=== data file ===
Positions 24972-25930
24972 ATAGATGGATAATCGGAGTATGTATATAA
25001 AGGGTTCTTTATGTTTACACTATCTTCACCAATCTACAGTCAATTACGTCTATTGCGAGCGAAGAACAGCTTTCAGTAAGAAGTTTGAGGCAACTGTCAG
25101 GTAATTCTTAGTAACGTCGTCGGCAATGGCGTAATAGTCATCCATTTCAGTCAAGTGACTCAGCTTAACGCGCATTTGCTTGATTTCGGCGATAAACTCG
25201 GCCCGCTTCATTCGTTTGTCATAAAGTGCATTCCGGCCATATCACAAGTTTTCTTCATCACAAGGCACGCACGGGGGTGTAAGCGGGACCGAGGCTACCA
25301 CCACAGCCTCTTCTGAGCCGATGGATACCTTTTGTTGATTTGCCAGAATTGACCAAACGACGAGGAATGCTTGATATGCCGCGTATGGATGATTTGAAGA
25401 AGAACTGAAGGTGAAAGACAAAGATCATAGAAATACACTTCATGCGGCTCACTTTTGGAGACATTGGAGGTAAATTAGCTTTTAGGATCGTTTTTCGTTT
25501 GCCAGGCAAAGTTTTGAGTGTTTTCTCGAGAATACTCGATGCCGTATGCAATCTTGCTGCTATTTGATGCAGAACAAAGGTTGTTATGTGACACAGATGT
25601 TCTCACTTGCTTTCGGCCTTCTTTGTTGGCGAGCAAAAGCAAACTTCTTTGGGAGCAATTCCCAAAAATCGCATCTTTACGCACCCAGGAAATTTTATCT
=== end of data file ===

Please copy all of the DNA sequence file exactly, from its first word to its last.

Positions 24972-25930
24972 ATAGATGGATAATCGGAGTATGTATATAA
25001 AGGGTTCTTTATGTTTACACTATCTTCACCAATCTACAGTCAATTACGTCTATTGCGAGCGAAGAACAGCTTTCAGTAAGAAGTTTGAGGCAACTGTCAG
25101 GTAATTCTTAGTAACGTCGTCGGCAATGGCGTAATAGTCATCCATTTCAGTCAAGTGACTCAGCTTAACGCGCATTTGCTTGATTTCGGCGATAAACTCG
25201 GCCCGCTTCATTCGTTTGTCATAAAGTGCATTCCGGCCATATCACAAGTTTTCTTCATCACAAGGCACGCACGGGGGTGTAAGCGGGACCGAGGCTACCA
25301 CCACAGCCTCTTCTGAGCCGATGGATACCTTTTGTTGATTTGCCAGAATTGACCAAACGACGAGGAATGCTTGATATGCCGCGTATGGATGATTTGAAGA
25401 AGAACTGAAGGTGAAAGACAAAGATCATAGAAATACACTTCATGCGGCTCACTTTTGGAGACATTGGAGGTAAATTAGCTTTTAGGATCGTTTTTCGTTT
25501 GCCAGGCAAAGTTTTGAGTGTTTTCTCGAGAATACTCGATGCCGTATGCAATCTTGCTGCTATTTGATGCAGAACAAAGGTTGTTATGTGACACAGATGT
25601 TCTCACTTGCTTTCGGCCTTCTTTGTTGGCGAGCAAAAGCAAACTTCTTTGGGAGCAATTCCCAAAAATCGCATCTTTACGCACCCAGGAAATTTTATCT